Calif. Utility Injunction Denied : LUSENET : Grassroots Information Coordination Center (GICC) : One Thread

Calif. Utility Injunction Denied Updated 5:19 PM ET February 12, 2001

By GARY GENTILE, AP Business Writer LOS ANGELES (AP) - A federal judge on Monday refused to grant a request from one of California's debt-ridden utility giants for an injunction ordering the state to raise electricity rates.

Southern California Edison had sued the state Public Utilities Commission in November for refusing to lift a rate freeze that has been in effect since the state deregulated its utilities in 1996. The company wanted to pass skyrocketing wholesale electricity costs on to customers.

Edison said it needs to recoup about $2.5 billion it has spent for wholesale power since last summer, and wanted the increased rates to go into effect within seven days. It said it wanted to spread that amount over three years, raising rates by about 1 cent per kilowatt hour.

Edison attorney Ron Olson said the ruling itself did not propel the utility closer to bankruptcy, but he said the danger of insolvency grows daily.

U.S. District Judge Ronald S.W. Lew said a ruling in Edison's favor would have stripped state regulators of all power over interstate rates.

The judge ordered that Edison's lawsuit go to trial. No date was set.

The lawsuit will likely be combined with a similar suit filed by Pacific Gas and Electric Co. The two utilities serve nearly 9 million residential and business customers throughout California.

Monday's decision clears the way for Gov. Gray Davis and the Legislature to negotiate a plan that will help both utilities pay their debts. Davis said he hoped to have a proposal by Friday.

Attorney General Bill Lockyer, who was in the courtroom Monday, said he was pleased with the outcome because it gives the state time to negotiate a debt relief plan for the utilities.

He said an Edison victory Monday "would have provided a weapon to use against the state" in the negotiations.

The state entered a fifth week of Stage 3 power alerts Monday. A cold snap throughout the Northwest increased energy demands, even as several power plants returned to service after completing repairs. No blackouts were expected.

-- Martin Thompson (, February 12, 2001


Energy Testimony Resumes After Edison 'Bombshell' By David W. Myers Last updated: Feb 12, 2001 03:48PM

LOS ANGELES-Lawmakers today resumed hearings on the causes of the state’s energy crisis, after a top executive from one of the two big utilities admitted Friday that his parent company had collected hundreds of millions in tax payments from its California subsidiary but passed along only a fraction of the money to the state. According to documents that Southern California Edison provided to state officials, the utility forwarded hundreds of millions in tax payments every year to its parent, Edison International. SCE provides power to more than 10 million customers, most of them in Southern California.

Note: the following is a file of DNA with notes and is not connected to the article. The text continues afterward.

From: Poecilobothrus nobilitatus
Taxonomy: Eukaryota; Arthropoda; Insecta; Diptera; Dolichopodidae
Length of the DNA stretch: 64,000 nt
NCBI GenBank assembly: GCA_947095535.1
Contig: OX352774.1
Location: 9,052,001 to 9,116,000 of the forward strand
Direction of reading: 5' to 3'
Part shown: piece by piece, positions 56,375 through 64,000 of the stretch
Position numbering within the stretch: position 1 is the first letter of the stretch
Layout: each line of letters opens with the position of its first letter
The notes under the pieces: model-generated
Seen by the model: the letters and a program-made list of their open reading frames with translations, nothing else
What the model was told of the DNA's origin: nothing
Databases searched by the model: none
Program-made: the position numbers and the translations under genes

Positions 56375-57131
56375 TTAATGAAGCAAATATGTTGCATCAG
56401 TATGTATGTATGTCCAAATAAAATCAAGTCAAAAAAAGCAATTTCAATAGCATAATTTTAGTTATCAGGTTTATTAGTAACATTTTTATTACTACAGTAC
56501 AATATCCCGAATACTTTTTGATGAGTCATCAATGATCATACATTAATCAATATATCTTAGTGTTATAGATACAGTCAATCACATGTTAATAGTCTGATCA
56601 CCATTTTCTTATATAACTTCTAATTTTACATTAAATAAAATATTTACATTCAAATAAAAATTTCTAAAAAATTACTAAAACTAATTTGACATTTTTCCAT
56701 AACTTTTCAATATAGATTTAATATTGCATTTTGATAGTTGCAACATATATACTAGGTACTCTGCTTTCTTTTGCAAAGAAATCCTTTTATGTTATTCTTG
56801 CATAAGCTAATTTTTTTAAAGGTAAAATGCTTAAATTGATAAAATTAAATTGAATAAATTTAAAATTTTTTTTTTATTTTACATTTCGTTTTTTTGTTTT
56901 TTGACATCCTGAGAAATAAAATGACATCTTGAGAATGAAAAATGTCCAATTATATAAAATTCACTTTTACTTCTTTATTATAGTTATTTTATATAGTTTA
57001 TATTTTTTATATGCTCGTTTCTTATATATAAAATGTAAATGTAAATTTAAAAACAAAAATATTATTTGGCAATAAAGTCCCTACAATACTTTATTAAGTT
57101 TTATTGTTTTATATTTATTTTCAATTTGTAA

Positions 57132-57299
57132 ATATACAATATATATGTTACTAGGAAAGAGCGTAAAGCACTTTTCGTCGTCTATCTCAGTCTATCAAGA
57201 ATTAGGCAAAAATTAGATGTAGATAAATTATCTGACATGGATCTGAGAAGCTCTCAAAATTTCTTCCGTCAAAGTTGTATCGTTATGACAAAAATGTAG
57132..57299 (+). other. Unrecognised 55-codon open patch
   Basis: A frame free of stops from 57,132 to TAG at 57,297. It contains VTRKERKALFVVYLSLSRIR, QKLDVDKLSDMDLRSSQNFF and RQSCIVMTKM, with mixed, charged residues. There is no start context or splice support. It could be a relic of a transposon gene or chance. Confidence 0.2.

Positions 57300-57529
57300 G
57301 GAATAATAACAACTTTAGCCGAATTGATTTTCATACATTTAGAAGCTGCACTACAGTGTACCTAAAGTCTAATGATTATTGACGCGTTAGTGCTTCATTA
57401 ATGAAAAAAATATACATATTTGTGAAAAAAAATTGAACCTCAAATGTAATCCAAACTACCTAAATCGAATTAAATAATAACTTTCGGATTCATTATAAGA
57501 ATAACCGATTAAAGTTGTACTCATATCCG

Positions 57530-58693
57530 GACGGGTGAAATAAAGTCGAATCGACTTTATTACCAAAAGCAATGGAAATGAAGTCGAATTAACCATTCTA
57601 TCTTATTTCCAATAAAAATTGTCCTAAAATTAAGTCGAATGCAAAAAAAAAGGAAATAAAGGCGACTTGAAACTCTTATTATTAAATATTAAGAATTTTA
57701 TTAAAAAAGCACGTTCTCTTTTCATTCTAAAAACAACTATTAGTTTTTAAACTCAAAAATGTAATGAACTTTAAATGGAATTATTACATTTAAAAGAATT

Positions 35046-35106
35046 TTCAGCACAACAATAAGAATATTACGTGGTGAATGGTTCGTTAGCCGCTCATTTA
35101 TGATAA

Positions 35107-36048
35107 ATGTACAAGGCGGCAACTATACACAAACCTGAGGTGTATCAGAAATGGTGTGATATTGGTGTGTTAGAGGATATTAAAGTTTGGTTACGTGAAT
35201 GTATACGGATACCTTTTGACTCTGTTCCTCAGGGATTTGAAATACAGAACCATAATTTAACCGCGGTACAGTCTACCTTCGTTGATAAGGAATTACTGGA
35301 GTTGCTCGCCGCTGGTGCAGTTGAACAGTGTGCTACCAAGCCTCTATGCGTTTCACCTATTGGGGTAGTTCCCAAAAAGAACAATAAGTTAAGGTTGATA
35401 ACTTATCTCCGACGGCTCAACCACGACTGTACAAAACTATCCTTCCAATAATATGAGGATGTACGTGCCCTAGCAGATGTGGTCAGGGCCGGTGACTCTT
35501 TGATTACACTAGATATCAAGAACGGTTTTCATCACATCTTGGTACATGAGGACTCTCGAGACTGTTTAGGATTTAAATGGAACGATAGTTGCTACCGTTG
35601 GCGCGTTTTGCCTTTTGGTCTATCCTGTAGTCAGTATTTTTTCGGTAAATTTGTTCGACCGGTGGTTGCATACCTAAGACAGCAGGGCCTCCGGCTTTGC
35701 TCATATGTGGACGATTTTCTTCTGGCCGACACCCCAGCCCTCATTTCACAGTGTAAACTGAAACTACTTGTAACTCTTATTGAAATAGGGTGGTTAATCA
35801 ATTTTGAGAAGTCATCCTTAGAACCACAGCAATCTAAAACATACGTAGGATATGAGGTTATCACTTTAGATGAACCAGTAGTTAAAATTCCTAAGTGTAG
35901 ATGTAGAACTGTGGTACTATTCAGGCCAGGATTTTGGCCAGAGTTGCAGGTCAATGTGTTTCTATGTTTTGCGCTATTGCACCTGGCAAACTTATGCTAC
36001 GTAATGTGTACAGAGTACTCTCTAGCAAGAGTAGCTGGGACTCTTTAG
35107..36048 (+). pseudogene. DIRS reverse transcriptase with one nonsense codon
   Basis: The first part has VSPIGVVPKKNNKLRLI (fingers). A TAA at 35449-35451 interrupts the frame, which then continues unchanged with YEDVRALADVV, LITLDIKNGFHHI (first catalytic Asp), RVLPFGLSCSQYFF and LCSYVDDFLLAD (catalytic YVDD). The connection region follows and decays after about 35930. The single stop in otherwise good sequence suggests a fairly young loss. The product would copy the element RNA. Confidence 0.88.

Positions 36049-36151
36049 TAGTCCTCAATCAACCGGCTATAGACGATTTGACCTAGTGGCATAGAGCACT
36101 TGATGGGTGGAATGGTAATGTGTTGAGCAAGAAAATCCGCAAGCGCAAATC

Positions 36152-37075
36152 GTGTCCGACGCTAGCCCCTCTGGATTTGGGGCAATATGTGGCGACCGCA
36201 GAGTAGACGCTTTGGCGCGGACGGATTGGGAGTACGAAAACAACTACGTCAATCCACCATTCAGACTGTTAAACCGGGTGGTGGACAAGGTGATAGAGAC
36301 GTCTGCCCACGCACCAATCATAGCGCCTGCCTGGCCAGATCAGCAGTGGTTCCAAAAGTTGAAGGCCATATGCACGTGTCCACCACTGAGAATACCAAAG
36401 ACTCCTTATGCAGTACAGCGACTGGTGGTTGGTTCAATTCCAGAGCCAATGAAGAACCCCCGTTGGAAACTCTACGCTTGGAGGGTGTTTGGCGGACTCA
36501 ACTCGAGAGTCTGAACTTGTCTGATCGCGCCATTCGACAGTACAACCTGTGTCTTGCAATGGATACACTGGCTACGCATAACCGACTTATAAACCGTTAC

Yet, Edison International shifted most of that money to some of its money-losing operations in other states. For example, the documents show, in 1998 SCE forwarded $431 million for taxes to Edison International—but Edison International paid only $1 million to the state and federal governments because the remaining $430 million was largely spread among its money-losing operations in other states.

The SCE records show it paid $291 million last year to its parent to cover its share of taxes. Yet, Edison International paid nothing at all in state and federal corporate taxes. The documents “hit some of us like a bombshell,” one legislator told reporters after Friday’s hearings.

California is currently spending about $45 million a day in taxpayer money to purchase power because its two biggest utilities--Southern California Edison and Pacific Gas & Electric—say they can’t afford to buy the power themselves. Many lawmakers are furious that only a fraction of the money forwarded by SCE to its parent ever made it to the state Treasury, but Edison International CEO John Bryson testified Friday that shifting the revenue to other subsidiaries “was absolutely in compliance with the tax laws” and rules established by California’s Public Utilities Commission.

-- Martin Thompson (, February 13, 2001.

Moderation questions? read the FAQ